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Abstract: SA-PO187

AGE Content of a Protein Load Is Responsible for Renal Hemodynamical Modifications

Session Information

Category: Nutrition, Inflammation, and Metabolism

  • 1401 Nutrition, Inflammation, Metabolism


  • Normand, Gabrielle Laetitia, Hospices Civils de Lyon, Lyon----, France
  • Lemoine, Sandrine, Edouard Herriot Hospital, Lyon, France
  • Villien, Marjorie, CERMEP imagerie du vivant, Tassin la demi lune, France
  • Le bars, Didier, CERMEP, BRON, France
  • Merida, Ines, CERMEP, BRON, France
  • Irace, Zacharie, cermep, BRON, France
  • Troalen, Thomas, Siemens Healthcare S.A.S., Lyon, France
  • Costes, Nicolas, CERMEP - Imagerie du vivant, Lyon, France
  • Juillard, Laurent, University of Lyon, Lyon, France

Low-protein diet is recommended to slow down chronic kidney disease progression because each protein load leads to a detrimental glomerular hyperfiltration. Protein preparations used to demonstrate protein-mediated renal hemodynamic effects were rich in AGE. The aim of our study was to evaluate if the AGE content of a protein load is responsible for protein-induced renal hemodynamic modifications.


Ten healthy subjects were assigned to a high-protein (1g/kg) low-AGE (3.000 kU AGE) versus high-AGE (30.000 kU AGE) meal, during imaging sessions performed on two different days. Renal perfusion assessed by PET using [15O] H2O, and renal oxidative metabolism measured by PET using [11C] labeled acetate, were measured before and 120- minutes after each meal.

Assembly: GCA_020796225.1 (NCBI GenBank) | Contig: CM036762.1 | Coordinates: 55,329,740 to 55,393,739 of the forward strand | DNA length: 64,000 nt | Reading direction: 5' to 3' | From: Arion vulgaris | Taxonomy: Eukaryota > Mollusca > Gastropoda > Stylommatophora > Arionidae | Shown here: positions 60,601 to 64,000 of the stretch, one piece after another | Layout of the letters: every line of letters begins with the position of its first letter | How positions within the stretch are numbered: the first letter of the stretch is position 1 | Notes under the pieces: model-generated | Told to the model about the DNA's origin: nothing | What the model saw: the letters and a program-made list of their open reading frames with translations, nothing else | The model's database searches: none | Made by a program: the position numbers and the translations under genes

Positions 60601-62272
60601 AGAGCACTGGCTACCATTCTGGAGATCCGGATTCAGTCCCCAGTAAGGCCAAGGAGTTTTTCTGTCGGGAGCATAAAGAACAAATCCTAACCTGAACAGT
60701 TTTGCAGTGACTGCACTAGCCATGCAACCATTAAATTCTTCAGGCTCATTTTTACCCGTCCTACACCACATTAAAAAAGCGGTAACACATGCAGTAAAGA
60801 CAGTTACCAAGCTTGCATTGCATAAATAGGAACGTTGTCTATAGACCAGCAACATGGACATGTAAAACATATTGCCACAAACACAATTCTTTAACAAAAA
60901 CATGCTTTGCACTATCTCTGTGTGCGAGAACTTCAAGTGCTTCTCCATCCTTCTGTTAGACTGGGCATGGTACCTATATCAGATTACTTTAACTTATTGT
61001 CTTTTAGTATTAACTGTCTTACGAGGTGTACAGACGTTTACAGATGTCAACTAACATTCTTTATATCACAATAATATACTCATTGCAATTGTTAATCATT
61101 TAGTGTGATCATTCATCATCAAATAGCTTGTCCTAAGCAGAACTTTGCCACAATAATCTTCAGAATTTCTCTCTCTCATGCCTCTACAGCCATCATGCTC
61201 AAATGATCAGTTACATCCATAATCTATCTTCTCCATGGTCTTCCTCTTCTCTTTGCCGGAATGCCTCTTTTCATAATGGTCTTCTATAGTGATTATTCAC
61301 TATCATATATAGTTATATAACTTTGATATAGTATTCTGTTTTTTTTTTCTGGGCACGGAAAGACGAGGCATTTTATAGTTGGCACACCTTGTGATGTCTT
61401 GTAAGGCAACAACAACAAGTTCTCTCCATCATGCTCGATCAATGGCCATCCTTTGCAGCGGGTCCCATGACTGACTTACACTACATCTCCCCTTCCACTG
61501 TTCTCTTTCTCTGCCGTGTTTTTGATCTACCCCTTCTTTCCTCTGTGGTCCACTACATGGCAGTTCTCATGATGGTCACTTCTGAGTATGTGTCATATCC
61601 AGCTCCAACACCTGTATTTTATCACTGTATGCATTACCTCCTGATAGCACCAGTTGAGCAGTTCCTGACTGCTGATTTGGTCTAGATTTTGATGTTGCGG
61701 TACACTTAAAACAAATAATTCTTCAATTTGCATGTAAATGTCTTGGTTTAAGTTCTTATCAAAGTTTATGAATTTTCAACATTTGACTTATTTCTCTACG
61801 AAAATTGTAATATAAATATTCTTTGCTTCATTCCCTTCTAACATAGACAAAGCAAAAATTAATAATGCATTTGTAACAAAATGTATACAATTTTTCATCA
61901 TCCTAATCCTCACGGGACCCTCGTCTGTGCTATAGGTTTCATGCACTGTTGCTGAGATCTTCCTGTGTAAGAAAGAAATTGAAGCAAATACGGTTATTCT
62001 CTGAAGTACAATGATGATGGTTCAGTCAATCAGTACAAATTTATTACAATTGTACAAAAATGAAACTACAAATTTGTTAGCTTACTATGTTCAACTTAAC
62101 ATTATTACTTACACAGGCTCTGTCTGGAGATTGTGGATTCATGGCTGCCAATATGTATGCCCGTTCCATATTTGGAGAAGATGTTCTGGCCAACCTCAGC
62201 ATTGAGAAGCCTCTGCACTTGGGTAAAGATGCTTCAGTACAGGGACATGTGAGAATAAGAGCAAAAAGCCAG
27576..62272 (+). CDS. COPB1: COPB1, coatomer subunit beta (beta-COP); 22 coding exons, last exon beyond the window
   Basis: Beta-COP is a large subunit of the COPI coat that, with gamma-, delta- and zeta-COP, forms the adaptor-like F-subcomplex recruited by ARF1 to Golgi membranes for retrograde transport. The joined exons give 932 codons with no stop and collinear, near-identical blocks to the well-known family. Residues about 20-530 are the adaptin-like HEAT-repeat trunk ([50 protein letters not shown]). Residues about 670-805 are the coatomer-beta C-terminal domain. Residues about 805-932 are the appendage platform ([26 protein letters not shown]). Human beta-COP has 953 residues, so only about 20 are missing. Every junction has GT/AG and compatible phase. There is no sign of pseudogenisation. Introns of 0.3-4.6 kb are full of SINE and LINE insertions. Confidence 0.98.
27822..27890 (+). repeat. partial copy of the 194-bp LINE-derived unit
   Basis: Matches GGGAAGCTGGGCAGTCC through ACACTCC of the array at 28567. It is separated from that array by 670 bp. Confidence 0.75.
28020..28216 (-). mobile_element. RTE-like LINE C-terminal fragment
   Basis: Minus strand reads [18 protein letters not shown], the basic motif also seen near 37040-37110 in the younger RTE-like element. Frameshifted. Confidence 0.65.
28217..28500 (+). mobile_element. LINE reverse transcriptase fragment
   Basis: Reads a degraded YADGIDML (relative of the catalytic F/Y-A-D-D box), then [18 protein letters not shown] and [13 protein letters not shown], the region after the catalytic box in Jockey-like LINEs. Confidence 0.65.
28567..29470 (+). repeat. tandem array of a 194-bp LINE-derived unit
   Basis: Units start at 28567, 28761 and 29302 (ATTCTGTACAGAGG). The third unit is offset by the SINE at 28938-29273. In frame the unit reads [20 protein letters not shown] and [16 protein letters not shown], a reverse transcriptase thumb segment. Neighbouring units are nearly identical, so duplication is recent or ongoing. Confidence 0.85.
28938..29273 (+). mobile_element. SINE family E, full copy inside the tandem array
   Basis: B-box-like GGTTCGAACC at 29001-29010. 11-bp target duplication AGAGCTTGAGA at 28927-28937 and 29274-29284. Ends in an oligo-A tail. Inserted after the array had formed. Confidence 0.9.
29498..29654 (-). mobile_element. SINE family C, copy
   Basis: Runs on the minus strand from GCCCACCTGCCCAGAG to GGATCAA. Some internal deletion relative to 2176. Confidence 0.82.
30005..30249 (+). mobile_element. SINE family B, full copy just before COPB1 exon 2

Renal perfusion increased significantly (3.16 ± 0.55 to 3.80 ± 0.42 mL/min/g, p=0.0002) after the high-AGE meal whereas it was not modified after the low-AGE meal (3.35±0.65 to 3.38±0.53 ml/min/g, p=0.88) (Table 1 and Figure 1). Oxidative metabolism increased significantly after the high-AGE meal (0.3 ± 0.04 vs 0.36 ± 0.08 min-1, p=0.005) compared to the low-AGE meal (0.30 ± 0.02 vs 0.31 ± 0.06 min-1, p=0.76) for both cortices.


This is not the high protein content of a meal that increases renal perfusion and oxidative metabolism but its high-AGE content. This study suggests that prevention of CKD progression should aim predominantly at reducing food AGE content.

Renal functional parameters.
 Low-AGE (n = 9)High-AGE (n = 10)
AcquisitionsBaselinePost prandialBaselinePost prandial
15O-water PET (ml/g/min)-3.35 ± 0.653.38 ± 0.533.16 ± 0.553.8 ± 0.42 *
11C- acetate PET (min-1)-0.30 ± 0.020.31 ± 0.060.30 ± 0.040.36 ± 0.08 *
BOLD-MRI (Cortical R2*)18.3 ± 1.320.4 ± 2.7 *17.9 ± 1.220.1 ± 3.3
BOLD-MRI (medullary R2*)27.6 ± 3.232.2 ± 4.1*27.1 ± 4.932.4 ± 5.7 *

* means p < 0.05